IT CAME to me in a flash of inspiration: Bertie Ahern and Ian Paisley are brothers under the skin. What's more, I realised, as I ruminated, Fianna Fail and the DUP in their bones are sister parties.
It was the magnificent shamelessness of the two lads that triggered the thought.
First there was Bertie on Saturday, merrily turning his back on all his pledges of fiscal prudence. FF won't be engaging in auction politics, poor Seamus Brennan had solemnly reported on Tuesday: they would not be matching the "unprecedented scale" of the Opposition's promises.
Then, four days later, Bertie proceeds to bet the Exchequer on the election: in Pat Rabbitte's words, he promised "everything bar a partridge in a pear tree for every family in the country".
Mind you, Ian far outclassed him on Monday. He, after all, did a volte-face on everything he'd been preaching for longer than Bertie's even been alive. "Verily," he said unto us, "No meant Yes."
Beguiled by Tony Blair ("We are both Christians, Ian"), by the gaily coloured beads that great seducer had given him (a peerage for his wife; a privy councillorship for himself), and by the glittering prize of having 'First Minister' on his tombstone, he sold out every principle he ever had about keeping unrepentant terrorists from government.
The man who has seen off every unionist leader who wanted to make peace with nationalism, sat unembarrassedly with the man who saw off every nationalist leader who wanted to make peace with unionism.
Both men know their parties will follow them blindly, for that is what their parties do. FF and the DUP have no time for dissent. FF is the only party in the south that likes to call its leaders 'Chief' or 'Boss'; in the 36 years of its life, the DUP has had no leader but Big Ian, who has wielded power like a particularly authoritarian pope. So both parties attract the obedient and the incurious; the corollary is that they loathe intellectuals.
Could Garret FitzGerald even have won a nomination for a FF seat? Or David Trimble been allowed house-room in the DUP?
Sure, FF has a first-class mind in my cousin Brian Lenihan, but a) he won a nomination because of family connections and b) Bertie has persecuted him for years precisely because he's threateningly smart. (For the record, I've met Brian only once, when on television he gave me the toughest opposition I've ever had in an argument about 1916.)
There is the DUP's Nigel Dodds, MP, who made the strategic error of getting a first-class degree at Cambridge, but who has since taken care to hide his intellectual credentials under a bushel of Protestant rhetoric. As Minister for Social Development in the short-lived Executive, he was alleged to have favoured Protestant areas when dishing out funding. Now, why does he remind me of John O'Donoghue?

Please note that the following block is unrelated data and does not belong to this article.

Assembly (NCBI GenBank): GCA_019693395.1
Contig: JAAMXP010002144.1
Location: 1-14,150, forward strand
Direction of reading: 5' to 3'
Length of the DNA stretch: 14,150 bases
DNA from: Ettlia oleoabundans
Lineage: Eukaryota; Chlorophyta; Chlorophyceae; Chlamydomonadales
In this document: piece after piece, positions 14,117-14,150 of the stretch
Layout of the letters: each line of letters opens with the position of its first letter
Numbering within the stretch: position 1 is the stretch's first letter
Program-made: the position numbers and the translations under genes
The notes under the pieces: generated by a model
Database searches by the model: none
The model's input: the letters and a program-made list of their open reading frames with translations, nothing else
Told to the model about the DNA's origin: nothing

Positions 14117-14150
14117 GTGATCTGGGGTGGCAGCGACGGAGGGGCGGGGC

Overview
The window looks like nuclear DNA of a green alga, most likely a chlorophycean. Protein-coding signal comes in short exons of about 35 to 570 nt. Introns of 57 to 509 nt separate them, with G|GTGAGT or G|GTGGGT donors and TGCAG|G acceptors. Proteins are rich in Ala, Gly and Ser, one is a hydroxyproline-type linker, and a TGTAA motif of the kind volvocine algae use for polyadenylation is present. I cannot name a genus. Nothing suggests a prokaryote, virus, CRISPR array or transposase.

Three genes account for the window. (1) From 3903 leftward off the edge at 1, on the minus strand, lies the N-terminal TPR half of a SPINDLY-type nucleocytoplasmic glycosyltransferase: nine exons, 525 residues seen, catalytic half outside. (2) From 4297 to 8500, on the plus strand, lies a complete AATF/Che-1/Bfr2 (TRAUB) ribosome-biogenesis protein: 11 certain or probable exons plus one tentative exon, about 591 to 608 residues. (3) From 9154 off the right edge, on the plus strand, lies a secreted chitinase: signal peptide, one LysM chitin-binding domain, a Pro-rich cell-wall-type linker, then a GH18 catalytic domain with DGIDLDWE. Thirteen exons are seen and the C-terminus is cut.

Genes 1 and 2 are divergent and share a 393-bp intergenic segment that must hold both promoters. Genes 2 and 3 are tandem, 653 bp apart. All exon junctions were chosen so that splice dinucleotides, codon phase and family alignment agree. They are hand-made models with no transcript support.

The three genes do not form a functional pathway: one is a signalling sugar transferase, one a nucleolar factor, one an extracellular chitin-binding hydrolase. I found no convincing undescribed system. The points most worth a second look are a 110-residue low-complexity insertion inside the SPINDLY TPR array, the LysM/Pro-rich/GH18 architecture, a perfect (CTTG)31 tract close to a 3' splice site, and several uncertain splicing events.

Like their leaders, who have no interest in abroad, the two parties are essentially provincial. No FF or DUP politician worries about anything beyond the parish pump: Brussels to them is a place you procure goodies to take home to your supporters. Bertie could have been President of Europe, but he'd miss Drumcondra too much. Ian could have been a megastar in the US Bible belt (his honorary doctorate comes from the fundamentalist Christian Bob Jones University in South Carolina), but he'd rather crash around the small pond back home.
Bertie and Ian don't do vision like John Bruton or John Hume: they do pork-barrelling. Neither FF nor the DUP were around in 1912 when Protestants signed the Ulster Covenant, but their spirit was in the opening words: "Being convinced in our consciences that Home Rule would be disastrous to the material well-being of Ulster as well as of the whole of Ireland." It's no surprise that Bertie thinks the electorate can be bought, nor that it was the issue of water rates that made the DUP succumb to the British Government.
They'll have no trouble coming to terms with each other's nepotism either. Big Ian is desperately trying to secure the succession for his son: Bertie never had a moment's embarrassment about making his brother Noel a minister.
In negotiation, the DUP showed no more interest than did FF in ridding Ireland of paramilitary criminality. With Sinn Fein, it has reached an accommodation about splitting, not sharing, power. The Ulster Unionists and the SDLP had notions about governing for the common good, and Sinn Fein is grimly intent on ruling Ireland, but the DUP wants nothing more than its little fiefdoms. If an Executive can be cobbled together, DUP politicians will be content squatting in their backyards dispensing favours to the voters, with all the calculated generosity of John B Keane's archetypal FF TD, Tull MacAdoo.